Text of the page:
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The Missing Petals (Part 2)

THE MISSING PETALS (PART-2)

“Nurse?” I said..

“You were weeping last night. I heard you.” She spoke candidly. There was no greeting or introduction from her side. “So what?” I spat at her.

“I thought you might need some company,” she offered. “It hurts to hear a man cry like that.”

“I need no one! I’m strong! I can take care of myself.”

“Of course you can,” she said nonchalantly.

“I’m a martial artist! A fighter! “

“Yes you were screaming that too last night. “

I hated the blunt way she spoke. What the hell did she think of herself?

“I’m strong… I’m strong…” I told her. Or maybe I told myself. “I don’t need anyone’s help to survive. I’m strong.”

“I know.” Her voice was cool.

I replied nothing. Who was she anyway? I wondered.

“You wanna talk about it? Venting out feels good. “

“GO!” I yelled out loud. I could imagine her horrified expression at that moment, or maybe she was still sitting there coolly.

I felt a whiff of air as she rose. Then I heard the door open and shut.

I woke up late the next morning. Everything felt like a puzzle to me. With the help of sound, smell and movement of air, I tried to deduce what’s happening around me. But I was never sure. And it was maddening to be not sure. I felt insecure and vulnerable. I didn’t like to feel that way.

“Hello my angel.” I heard a man’s voice from the adjacent cabin. No one responded.

“You look beautiful today, you know,” he continued. “I’ve brought roses. Stole them from the neighbour’s garden early in the morning.” He laughed alone at this.

“We will have a beautiful rose garden in our house after we are married, okay?” he said. “All kinds of roses for my angel. Every colour you would like to have in there. .. I’ll plant it myself. You will marry me, won’t you?”

I found the conversation odd, maybe because it wasn’t really a conversation. He was speaking alone, and with full gusto.

“And by the way,” he continued enthusiastically, “We performed beautifully last night. The audience went crazy for us. I got it recorded. Let me play it for you.”

A few seconds later, I heard Westlife’s “I Wanna Grow Old With You” playing beautifully.

“It’s for you, love. You like this song. don’t you?”

There was never a response.

I laid awake in my bed at night. I badly needed to go to the bathroom, but didn’t want to ask for help. I tried to remember the exact position of it. Outside my cabin, if I walked ten steps at an angle on thirty degrees, I should be there. But the ladies and gents washrooms were located next to each other. What if I entered the wrong one?

Against all rational logic, I got up from bed and headed for the door of my ‘dark’ cabin. I found it, opened it and stepped outside; only to trip over a doormat and fall down. A moan escaped my lips; I remembered not to scream out lest someone should know.

But I realised I wasn’t too successful when a woman’s hand helped me get up on my feet. “I’m fine.” I told the nurse. I was grateful, but didn’t say so. It would make me look weak. She said nothing but walked me up to the bathroom. When I came out, she was still waiting to take me back to my cabin.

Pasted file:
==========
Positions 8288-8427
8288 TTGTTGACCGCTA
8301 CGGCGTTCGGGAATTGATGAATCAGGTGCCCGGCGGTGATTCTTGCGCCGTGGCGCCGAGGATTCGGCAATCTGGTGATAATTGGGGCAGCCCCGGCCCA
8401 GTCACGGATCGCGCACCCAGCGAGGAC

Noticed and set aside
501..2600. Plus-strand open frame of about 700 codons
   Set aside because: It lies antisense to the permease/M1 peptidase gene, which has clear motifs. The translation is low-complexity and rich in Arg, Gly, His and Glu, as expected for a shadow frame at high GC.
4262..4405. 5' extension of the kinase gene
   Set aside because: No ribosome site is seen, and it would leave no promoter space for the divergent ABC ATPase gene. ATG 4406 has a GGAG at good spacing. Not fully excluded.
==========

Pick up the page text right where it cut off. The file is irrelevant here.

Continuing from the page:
“Good night” she said when I reached my room, and I recognised the voice immediately. “It’s you!” I cried out.

“I heard you fall.” she said coolly.

“I was fine.” I had to control hard to not scream at her. “Go away!”

I spent the night tossing and turning on my bed. I would close my eyes for some time and then open them again. It made no difference. Darkness. Now and again I would scream out of frustration. “I’m a fighter, I’m strong.” I would tell myself. “I’ll never fight anymore!” a voice from inside would retort. And I wept myself to sleep.

The next morning went the same. The same man talked aimlessly to no one in particular in the next room. Doctors came, checked on me and left wordlessly. A male nurse helped me walk up to the bathroom whenever I needed. My mom kept trying to cheer me up and get me talking, but in vain. Exasperated, she left by noon.

“You were screaming again after I left last night.” I heard her voice. It was past 2 a.m. and I was lying awake in bed. Somehow, her company in these lonely nights was annoyingly comforting.

“Do you eavesdrop?” I asked.

“No, not really. I was woken up by your sobs.”

I squinted at the word “sobs”.

“I must have awoken the other room’s patient too.” I said, remembering the man’s voice from the morning before.

Strangely enough, she laughed when I said this.

“What’s so funny now?” I asked.

“Well they would be very happy if you could do that, you know, wake her up.” she said. “The poor girl Krishna has been in coma for sixteen months now.”

“Girl? I heard a man’s voice last night. He seemed crazy.”

“He is her fiance, Saiyyam.” she replied. “He has been coming here everyday for sixteen months. They say there never was a single day that he didn’t come. He just doesn’t give up, that man.”

I chuckled softly. “Things don’t work out that way. She won’t come to life just because he believed she would. Those things happen only in movies. It’s useless sh*t. “

“It’s love! It’s always worth your time. A flower with a missing petal is still a flower.”

“It’s incomplete. A handicap. That missing petal will never come back.”

“It won’t. You will just have to learn to love it for the petals that are present.”

I took a moment to digest the concept. “Are you a nurse?” I asked.

She laughed. I didn’t understand her irritating habit of laughing at anything and everything. “No,” she said. “I’m Avni, just another patient.”
………………………….

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